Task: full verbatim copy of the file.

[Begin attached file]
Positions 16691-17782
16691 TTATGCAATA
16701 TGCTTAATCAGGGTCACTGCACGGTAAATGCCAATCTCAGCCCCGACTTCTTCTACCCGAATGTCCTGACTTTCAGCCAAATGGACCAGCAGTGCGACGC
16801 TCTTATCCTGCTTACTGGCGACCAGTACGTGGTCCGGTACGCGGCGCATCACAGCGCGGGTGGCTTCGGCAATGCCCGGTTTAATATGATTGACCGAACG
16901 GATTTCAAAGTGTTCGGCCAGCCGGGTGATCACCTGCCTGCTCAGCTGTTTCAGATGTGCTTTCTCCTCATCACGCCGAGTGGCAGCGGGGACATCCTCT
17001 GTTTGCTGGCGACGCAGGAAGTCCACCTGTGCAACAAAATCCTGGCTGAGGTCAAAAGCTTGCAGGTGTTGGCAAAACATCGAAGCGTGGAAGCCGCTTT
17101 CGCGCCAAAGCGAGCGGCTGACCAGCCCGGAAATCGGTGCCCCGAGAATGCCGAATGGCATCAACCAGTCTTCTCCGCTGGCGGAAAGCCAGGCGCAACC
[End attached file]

Positions 16691-17782
16691 TTATGCAATA
16701 TGCTTAATCAGGGTCACTGCACGGTAAATGCCAATCTCAGCCCCGACTTCTTCTACCCGAATGTCCTGACTTTCAGCCAAATGGACCAGCAGTGCGACGC
16801 TCTTATCCTGCTTACTGGCGACCAGTACGTGGTCCGGTACGCGGCGCATCACAGCGCGGGTGGCTTCGGCAATGCCCGGTTTAATATGATTGACCGAACG
16901 GATTTCAAAGTGTTCGGCCAGCCGGGTGATCACCTGCCTGCTCAGCTGTTTCAGATGTGCTTTCTCCTCATCACGCCGAGTGGCAGCGGGGACATCCTCT
17001 GTTTGCTGGCGACGCAGGAAGTCCACCTGTGCAACAAAATCCTGGCTGAGGTCAAAAGCTTGCAGGTGTTGGCAAAACATCGAAGCGTGGAAGCCGCTTT
17101 CGCGCCAAAGCGAGCGGCTGACCAGCCCGGAAATCGGTGCCCCGAGAATGCCGAATGGCATCAACCAGTCTTCTCCGCTGGCGGAAAGCCAGGCGCAACC